Sex Difference in Estimated Intelligence and Estimated Emotional Intelligence and IQ Scores

Adrian Furnham, Charlotte Robinson

Research output: Contribution to journalArticlepeer-review

Abstract

In five different online studies of community samples, participants (N > 2,200) estimated their IQ and EQ on a single scale and completed three different, short, untimed intelligence tests. In all studies, women estimated their IQ significantly lower than men (effect sizes from 0.22–0.47) and estimated their EQ higher (effect size 0.04–0.32). In only one study were there actual sex differences in IQ test scores. All correlations between the two estimates were significant and positive, and ranged from.37 < r <.47. The robustness of the IQ-EQ hubris-humility effect across measures and populations is discussed. Limitations are acknowledged, particularly in the use of tests.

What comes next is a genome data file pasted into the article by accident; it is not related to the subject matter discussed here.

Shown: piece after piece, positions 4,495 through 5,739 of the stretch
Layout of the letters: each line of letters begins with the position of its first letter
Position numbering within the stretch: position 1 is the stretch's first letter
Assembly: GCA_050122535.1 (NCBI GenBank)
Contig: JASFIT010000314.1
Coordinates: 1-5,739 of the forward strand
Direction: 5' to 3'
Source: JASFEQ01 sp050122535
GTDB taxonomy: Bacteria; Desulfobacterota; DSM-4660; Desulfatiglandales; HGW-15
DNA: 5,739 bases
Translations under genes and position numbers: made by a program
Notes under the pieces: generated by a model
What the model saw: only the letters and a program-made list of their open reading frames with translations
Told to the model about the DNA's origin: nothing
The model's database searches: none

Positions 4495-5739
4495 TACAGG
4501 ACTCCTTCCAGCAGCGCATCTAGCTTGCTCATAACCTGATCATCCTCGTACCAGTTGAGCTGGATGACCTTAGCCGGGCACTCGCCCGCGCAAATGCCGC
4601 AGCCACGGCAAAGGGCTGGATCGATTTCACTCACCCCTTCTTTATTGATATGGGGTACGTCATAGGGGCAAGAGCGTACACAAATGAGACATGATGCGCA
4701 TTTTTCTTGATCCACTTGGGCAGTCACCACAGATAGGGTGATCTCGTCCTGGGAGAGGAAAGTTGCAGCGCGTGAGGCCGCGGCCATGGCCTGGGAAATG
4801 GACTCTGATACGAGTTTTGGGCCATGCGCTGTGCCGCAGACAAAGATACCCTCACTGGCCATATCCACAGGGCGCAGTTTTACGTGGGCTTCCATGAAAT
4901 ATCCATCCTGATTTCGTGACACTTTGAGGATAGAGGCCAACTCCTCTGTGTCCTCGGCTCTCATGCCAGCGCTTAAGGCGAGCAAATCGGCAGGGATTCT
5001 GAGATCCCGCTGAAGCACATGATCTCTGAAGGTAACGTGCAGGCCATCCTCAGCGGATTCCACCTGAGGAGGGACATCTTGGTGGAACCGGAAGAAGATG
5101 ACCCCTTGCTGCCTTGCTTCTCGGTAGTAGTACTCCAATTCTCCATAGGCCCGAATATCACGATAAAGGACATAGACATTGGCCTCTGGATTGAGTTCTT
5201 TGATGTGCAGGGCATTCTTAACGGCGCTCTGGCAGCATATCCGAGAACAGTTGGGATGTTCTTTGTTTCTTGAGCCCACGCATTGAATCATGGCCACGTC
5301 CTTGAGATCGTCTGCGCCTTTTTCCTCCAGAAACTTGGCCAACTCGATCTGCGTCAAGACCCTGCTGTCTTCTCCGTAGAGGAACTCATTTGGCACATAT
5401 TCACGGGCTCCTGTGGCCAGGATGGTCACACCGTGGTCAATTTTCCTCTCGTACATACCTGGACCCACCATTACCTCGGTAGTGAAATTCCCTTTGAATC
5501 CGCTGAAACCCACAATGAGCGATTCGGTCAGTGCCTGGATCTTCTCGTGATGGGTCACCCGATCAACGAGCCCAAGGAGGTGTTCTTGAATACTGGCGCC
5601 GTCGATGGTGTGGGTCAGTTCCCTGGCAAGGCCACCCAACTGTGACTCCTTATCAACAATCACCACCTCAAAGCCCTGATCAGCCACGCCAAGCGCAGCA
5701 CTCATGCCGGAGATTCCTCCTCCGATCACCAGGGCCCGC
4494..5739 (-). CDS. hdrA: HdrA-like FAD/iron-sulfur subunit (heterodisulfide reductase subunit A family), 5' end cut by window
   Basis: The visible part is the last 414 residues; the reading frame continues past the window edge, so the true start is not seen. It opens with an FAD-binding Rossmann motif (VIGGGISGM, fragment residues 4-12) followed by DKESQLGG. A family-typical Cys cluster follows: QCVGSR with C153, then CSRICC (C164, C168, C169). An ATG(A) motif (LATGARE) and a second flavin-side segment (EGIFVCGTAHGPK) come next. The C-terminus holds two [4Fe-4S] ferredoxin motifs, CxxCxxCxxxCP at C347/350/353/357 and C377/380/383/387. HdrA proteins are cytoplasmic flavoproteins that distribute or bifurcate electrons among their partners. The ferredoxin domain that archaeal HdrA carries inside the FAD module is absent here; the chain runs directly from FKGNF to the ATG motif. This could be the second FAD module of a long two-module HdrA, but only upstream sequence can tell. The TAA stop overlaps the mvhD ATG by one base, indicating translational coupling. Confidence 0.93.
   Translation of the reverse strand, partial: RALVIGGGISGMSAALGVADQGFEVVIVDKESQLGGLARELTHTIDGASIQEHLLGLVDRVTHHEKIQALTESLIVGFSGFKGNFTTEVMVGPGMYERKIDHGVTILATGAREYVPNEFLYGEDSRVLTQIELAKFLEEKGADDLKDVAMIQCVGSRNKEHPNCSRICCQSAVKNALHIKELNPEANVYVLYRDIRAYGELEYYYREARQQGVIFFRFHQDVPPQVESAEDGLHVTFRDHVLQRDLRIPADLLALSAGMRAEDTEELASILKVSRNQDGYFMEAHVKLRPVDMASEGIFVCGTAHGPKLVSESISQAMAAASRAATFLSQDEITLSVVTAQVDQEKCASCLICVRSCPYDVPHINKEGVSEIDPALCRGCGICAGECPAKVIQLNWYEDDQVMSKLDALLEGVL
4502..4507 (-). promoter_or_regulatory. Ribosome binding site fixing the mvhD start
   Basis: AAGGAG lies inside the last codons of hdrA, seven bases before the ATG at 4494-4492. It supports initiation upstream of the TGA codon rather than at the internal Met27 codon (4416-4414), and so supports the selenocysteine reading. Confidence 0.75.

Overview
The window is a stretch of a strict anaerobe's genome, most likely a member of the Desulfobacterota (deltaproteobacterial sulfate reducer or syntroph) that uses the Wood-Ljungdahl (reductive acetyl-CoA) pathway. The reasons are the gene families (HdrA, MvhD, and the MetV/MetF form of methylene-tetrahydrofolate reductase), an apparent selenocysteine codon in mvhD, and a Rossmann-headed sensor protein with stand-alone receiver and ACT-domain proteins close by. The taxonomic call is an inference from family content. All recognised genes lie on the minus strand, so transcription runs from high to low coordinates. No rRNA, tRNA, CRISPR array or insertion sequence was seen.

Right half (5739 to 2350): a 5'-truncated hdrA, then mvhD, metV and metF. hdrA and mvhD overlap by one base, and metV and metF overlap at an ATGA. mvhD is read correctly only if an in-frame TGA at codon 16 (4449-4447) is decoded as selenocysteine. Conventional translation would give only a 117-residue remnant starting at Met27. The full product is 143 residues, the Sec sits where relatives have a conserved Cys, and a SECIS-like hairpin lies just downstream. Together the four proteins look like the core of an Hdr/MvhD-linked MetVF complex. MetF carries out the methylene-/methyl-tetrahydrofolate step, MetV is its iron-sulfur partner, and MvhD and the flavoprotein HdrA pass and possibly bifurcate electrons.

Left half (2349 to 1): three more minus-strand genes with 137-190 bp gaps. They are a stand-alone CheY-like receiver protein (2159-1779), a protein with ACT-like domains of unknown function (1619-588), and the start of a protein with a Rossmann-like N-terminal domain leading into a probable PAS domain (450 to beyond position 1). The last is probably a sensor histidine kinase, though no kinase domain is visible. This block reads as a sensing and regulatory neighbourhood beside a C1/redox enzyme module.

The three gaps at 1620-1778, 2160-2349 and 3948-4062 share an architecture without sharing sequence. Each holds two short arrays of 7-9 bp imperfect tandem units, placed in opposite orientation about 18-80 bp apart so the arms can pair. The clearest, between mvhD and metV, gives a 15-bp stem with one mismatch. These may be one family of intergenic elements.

Original languageEnglish
JournalJournal of Genetic Psychology
Early online date23 Nov 2022
DOIs
Publication statusE-pub ahead of print - 23 Nov 2022
Externally publishedYes

Keywords

  • EQ
  • intelligence
  • IQ
  • self-estimates
  • sex differences

ASJC Scopus subject areas

  • Developmental and Educational Psychology
  • Clinical Psychology
  • Life-span and Life-course Studies

Fingerprint

Dive into the research topics of 'Sex Difference in Estimated Intelligence and Estimated Emotional Intelligence and IQ Scores'. Together they form a unique fingerprint.

Cite this